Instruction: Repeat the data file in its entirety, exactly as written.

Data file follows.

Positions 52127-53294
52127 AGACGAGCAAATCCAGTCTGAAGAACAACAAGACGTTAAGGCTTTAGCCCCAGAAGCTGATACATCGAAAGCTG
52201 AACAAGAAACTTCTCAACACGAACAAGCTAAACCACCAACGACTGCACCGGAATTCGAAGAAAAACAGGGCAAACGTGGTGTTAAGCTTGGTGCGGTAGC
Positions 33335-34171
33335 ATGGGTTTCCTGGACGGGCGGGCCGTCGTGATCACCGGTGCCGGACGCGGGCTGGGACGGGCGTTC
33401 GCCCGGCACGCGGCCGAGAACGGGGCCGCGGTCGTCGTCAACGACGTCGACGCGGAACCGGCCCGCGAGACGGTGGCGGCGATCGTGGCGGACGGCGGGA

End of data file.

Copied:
Positions 52127-53294
52127 AGACGAGCAAATCCAGTCTGAAGAACAACAAGACGTTAAGGCTTTAGCCCCAGAAGCTGATACATCGAAAGCTG
52201 AACAAGAAACTTCTCAACACGAACAAGCTAAACCACCAACGACTGCACCGGAATTCGAAGAAAAACAGGGCAAACGTGGTGTTAAGCTTGGTGCGGTAGC
Positions 33335-34171
33335 ATGGGTTTCCTGGACGGGCGGGCCGTCGTGATCACCGGTGCCGGACGCGGGCTGGGACGGGCGTTC
33401 GCCCGGCACGCGGCCGAGAACGGGGCCGCGGTCGTCGTCAACGACGTCGACGCGGAACCGGCCCGCGAGACGGTGGCGGCGATCGTGGCGGACGGCGGGA